This remarkable study highlights the role of APOBEC3B in regulation of immune microenvironment as a factor of epigenetic modification. The understanding of APOBEC3B function and the theory of Cancer Evo-Dev are improved due to their solid evidences. In the meantime, two questions are proposed in this article. First, in addition to regulating epigenetic modification, APOBEC3B can promote HCC development by inducing mutation. Second, the role of interaction between HBV and APOBEC3B-mediated inflammatory microenvironment in HCC evolution should be further investigated. In this study, HBV infection was not taken into consideration. The immunosuppressive function of APOBEC3B was mainly demonstrated with the diethylnitrosamine-induced HCC animal model, which can hardly reflect the HBV-induced carcinogenesis in human. As described in the article, what authors investigated is the “hepatoma-intrinsic APOBEC3B” rather than APOBEC3B of hepatocytes with chronic inflammation. Therefore, results of this study cannot represent all the effects of APOBEC3B during HBV-induced hepatocarcinogenesis, especially its mutagenic function. APOBEC3B contributes the innate immune responses to HBV infection through inhibiting the replication of HBV via hyper-editing viral genome. Although APOBEC3B induced HBV mutations are highly deleterious, a small percentage of viral mutations can facilitate the immune escape or the regeneration of hepatocytes.
Interestingly, another recent study revealed the role of APOBEC3B in HCC development from another aspect, which answers the above questions. It discovered the associations among genetic predispositions, inflammation, APOBEC3B, and HBV mutations during the process of HCC development. Interleukin-6 (IL-6) was proved to increase the expression of APOBEC3B and decrease the expression of uracil DNA glycosylase (UNG), an enzyme essential for DNA repair, thus leading to imbalance of mutagenic forces and mutation-repairing forces. Two genetic polymorphisms, rs2267401 (G) and rs3890995 (C), were proved to intensify the IL-6 induced APOBEC3B-UNG imbalance through affecting the activities of APOBEC3B promoter and UNG enhancer, respectively. These two genetic polymorphisms were also proved to be significantly associated with increased HCC risk by using a large case-control study involving 5221 participants. Besides, variant genotypes at rs2267401 were also demonstrated to improve the accumulation of APOBEC3-signature HBV mutations and A1762T/G1764A in HBV-infected subjects, both of which were confirmed to associated with increased risk of HCC. The data of cohort studies demonstrated that APOBEC3B rs2267401-GG genotype, higher APOBEC3B expression, and higher APOBEC3B/UNG expression ratio in HCCs can predict a poor prognosis. Interestingly, APOBEC-signature somatic mutation predicts poor prognosis only in HBV-free HCC rather than in HBV-positive ones. These evidences strongly suggest that APOBEC3B facilitates HBV-induced HCC evolution via its mutagenic effect preferentially on the HBV genome. This result also explains why the APOBEC3-signature somatic mutation was not dominant in HCC genome. APOBEC3B prefers to edit HBV genome possibly because the number of HBV genomic DNA is overwhelmingly more than that of human genome. Besides, during the replication of HBV, the partially double-stranded HBV DNA is generated from an intermediate RNA that is vulnerable to APOBEC3B.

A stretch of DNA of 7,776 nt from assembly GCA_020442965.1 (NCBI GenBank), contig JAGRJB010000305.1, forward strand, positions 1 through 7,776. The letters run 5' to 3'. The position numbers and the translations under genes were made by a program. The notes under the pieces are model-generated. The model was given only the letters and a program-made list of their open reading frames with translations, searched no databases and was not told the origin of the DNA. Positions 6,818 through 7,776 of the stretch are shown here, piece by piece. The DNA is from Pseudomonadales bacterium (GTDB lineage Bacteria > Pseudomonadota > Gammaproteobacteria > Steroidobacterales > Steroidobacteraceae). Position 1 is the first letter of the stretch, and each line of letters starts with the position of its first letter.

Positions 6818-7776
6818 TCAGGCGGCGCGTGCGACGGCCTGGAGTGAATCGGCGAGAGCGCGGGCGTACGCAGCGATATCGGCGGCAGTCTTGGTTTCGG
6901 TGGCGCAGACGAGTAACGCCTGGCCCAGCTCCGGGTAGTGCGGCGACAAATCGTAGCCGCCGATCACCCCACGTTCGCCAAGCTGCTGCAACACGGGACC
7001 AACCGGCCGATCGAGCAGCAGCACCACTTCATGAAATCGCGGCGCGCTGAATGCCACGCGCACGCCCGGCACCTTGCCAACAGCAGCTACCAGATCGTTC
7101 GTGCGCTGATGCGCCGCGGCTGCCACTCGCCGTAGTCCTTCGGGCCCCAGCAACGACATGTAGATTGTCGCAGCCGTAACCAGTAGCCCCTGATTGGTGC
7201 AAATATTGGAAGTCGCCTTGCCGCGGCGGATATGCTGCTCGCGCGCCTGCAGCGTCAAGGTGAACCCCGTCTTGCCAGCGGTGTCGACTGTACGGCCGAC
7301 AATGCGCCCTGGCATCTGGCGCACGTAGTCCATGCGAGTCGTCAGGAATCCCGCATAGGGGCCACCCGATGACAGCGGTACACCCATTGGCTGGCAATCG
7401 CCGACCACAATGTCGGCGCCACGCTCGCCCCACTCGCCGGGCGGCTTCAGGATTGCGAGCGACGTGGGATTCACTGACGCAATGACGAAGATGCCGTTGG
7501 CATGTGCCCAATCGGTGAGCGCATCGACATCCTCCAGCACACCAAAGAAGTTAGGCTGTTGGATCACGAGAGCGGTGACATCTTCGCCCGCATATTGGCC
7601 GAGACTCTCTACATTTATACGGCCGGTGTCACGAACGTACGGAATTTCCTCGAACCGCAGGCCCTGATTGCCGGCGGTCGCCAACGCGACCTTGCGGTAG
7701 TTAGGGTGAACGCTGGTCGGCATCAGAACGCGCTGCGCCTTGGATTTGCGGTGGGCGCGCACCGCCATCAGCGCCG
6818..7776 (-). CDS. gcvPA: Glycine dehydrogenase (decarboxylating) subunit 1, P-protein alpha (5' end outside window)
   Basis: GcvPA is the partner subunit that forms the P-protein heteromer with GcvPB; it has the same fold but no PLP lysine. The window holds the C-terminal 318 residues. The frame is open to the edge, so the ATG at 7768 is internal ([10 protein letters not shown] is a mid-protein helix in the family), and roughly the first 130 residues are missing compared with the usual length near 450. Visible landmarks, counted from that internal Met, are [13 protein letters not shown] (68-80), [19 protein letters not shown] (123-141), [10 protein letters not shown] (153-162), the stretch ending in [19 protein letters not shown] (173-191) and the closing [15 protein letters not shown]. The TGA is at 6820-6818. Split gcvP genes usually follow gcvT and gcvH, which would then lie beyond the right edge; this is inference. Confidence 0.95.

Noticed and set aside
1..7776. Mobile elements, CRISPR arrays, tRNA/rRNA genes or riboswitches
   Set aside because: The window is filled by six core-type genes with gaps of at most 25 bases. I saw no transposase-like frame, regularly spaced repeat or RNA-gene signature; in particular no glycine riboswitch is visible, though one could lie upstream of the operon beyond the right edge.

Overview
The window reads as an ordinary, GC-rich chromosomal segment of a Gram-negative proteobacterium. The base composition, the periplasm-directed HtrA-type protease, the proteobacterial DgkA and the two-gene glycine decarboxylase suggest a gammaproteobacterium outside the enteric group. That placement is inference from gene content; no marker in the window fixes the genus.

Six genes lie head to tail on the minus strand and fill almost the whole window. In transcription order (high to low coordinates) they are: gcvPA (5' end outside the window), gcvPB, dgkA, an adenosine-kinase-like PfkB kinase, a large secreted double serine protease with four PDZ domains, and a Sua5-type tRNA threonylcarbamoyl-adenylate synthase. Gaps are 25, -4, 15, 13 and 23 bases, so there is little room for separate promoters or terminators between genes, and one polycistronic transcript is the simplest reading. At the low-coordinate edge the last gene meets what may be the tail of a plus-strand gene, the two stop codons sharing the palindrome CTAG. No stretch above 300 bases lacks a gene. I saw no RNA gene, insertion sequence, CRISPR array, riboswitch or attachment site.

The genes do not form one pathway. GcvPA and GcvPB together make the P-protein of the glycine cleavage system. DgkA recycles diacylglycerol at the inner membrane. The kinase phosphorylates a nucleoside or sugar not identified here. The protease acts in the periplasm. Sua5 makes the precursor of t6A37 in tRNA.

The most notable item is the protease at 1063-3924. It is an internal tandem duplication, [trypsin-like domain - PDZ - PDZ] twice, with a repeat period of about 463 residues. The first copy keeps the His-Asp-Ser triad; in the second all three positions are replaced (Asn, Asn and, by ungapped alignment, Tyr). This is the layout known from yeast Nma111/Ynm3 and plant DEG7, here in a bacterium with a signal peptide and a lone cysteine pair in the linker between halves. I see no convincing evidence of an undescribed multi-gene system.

To conclude, the work by Wang and related studies demonstrated the important role of APOBEC3B in HCC evolution from different aspects. APOBEC3B promotes HBV-induced carcinogenesis through its mutagenic activity and facilitating immune escape of HCC through regulating epigenetic modification. The investigation for APOBEC3B can be transformed not only into specific prophylaxis but also into target therapy.
Study concept and design: Cao GW
Drafting of the manuscript: Liu WB
Discussion and revision of the manuscript text: Cao GWAvailability of data and materials
Not applicable.Financial support and sponsorship
This work was supported by grant (2015CB554006) from the National Key Basic Research Program of China (GC).Conflicts of interest
All authors declared that there are no conflicts of interest.Ethical approval and consent to participate
Not applicable.Consent for publication
© The Author(s) 2019.
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Liu WB, Cao GW. The role of APOBEC3B in the development of hepatocellular carcinoma should be investigated with the consideration of hepatitis B virus evolution. Hepatoma Res 2019;5:30. http://dx.doi.org/10.20517/2394-5079.2019.27